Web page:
Crane Kalman Brighton is proud to announce the first UK exhibition of photographer Jeff Divine's iconic surfing images – Surfing's Golden Age: The Seventies Kodachromes. After recent first showings in Los Angeles and New York, the exhibition will open at Crane Kalman Brighton on 23rd July.
The Seventies birthed a new generation of surfers, with a new language, new attitude and – with the advent of the short board – a new way of surfing. Like LeRoy Grannis in the decade before him, Divine captured the time in a comprehensive, on-the-spot fashion. At a time when surf media was still a nascent, near-underground affair, Divine's vision was vibrantly tuned the times and captured the free-spirited nature embodied by a sport in its adolescence.
This was the decade of Hippies, long hair, Mexican wedding shirts and bell-bottoms. Santana, The Dead, Steppenwolf and the Stones were on the stereo, hallucinogenic drugs and free love were everywhere and Vietnam had left an entire generation of disillusioned youth. And for those surfers making (or non-making) a life for themselves on the swells on the North Shore, that culture was apparent, but with one distinguishing factor: their prized possessions were their garage-made surfboards all lined up in the side yard. That was what mattered most.
This was the time of the glorious Barry Kanaiaupuni carves and delicate-yet-dangerous pitch-outs at Pipeline. Rory Russell and Gerry Lopez reigned as kings. Surfing had reached a Zen-like, escapist zeal. According to Divine, "It was all about the karma you had, that and going with the flow. We really believed that when the surf was on that's what it was all about: good vibes actually caused good waves to happen. I surfed first and then shot photos. As things got more serious, I shot first and surfed later." Photographing the second generation of surfers, Divine impressively captures the feeling of being on the beach during its most creative era and at the inception of a subculture too large and photogenic to stay down long.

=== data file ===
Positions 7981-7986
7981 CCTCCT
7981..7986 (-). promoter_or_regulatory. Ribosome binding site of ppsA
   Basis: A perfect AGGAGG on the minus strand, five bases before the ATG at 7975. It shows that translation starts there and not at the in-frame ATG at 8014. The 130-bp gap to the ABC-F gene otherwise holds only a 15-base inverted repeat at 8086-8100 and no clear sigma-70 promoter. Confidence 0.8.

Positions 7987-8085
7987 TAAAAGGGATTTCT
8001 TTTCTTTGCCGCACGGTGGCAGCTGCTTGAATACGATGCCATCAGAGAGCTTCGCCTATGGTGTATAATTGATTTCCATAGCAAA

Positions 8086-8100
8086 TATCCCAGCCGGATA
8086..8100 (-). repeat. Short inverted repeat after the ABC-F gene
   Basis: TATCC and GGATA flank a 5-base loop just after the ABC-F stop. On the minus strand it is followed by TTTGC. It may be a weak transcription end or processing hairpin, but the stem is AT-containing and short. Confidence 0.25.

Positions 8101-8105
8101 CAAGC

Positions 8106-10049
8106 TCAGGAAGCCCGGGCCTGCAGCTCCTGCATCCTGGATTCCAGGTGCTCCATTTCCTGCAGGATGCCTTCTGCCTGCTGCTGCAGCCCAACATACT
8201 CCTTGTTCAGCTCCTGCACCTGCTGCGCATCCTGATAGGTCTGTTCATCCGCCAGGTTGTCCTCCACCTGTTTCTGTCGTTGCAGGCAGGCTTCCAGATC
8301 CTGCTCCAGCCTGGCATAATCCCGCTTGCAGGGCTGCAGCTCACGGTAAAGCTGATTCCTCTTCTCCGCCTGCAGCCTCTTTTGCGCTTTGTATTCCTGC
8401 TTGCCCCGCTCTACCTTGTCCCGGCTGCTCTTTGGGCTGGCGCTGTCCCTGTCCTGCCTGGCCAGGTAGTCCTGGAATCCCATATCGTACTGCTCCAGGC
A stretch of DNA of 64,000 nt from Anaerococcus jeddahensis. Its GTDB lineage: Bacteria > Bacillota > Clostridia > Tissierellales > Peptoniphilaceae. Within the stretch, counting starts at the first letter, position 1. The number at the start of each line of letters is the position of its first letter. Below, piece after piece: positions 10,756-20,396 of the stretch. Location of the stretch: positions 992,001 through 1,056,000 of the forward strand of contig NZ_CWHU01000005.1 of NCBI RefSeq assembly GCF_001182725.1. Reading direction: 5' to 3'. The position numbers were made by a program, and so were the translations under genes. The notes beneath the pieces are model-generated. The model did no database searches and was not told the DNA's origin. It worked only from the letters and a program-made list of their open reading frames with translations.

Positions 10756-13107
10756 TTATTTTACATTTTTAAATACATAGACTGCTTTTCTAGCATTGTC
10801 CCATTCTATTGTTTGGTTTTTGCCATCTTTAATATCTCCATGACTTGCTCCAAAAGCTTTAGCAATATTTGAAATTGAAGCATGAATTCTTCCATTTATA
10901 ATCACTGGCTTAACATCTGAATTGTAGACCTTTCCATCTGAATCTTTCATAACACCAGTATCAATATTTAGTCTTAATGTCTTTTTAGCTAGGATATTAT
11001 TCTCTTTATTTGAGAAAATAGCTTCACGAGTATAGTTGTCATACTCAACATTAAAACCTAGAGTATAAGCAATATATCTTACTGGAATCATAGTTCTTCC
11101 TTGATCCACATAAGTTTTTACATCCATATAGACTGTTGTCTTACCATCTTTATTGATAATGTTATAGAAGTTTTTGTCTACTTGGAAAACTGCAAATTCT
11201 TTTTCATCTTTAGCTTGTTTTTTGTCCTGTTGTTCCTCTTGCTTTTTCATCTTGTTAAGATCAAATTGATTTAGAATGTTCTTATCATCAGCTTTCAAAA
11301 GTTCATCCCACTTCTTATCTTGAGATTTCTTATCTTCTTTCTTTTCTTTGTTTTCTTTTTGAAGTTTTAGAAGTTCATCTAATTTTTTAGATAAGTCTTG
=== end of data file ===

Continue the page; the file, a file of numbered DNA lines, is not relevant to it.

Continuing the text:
Growing up in La Jolla, Jeff Divine began taking pictures of fellow surfers in his hometown during the 1960s and got to know the original alternative sport before the mainstream media blew it into the commercial kingdom it has now come to be. His photo focus took him into a staff position in 1971 with Surfer Magazine, where he would begin the first of some 35 annual trips to the North Shore.
In 1981, Divine would become the Photo Editor of the magazine, a position he held for the next 16 years. Today, Divine is the Photo Editor at The Surfer's Journal and continues to contribute to Surfer. Divine was the focus of The Surfers Journal's second ode to the master photographers in 2000 with Masters of Surf Photography: Jeff Divine. A collection of Jeff's work has been published by T. Adler as 'Surfing Photographs from the Seventies Taken by Jeff Divine'.
Jeff Divine: Surfing's Golden Age – The Seventies Kodachromes runs at Crane Kalman Brighton from 23rd July to 31stAugust. For any further information or imagery, please contact Richard Kalman on 01273 697096 or email@example.com
The British Surfing Museum
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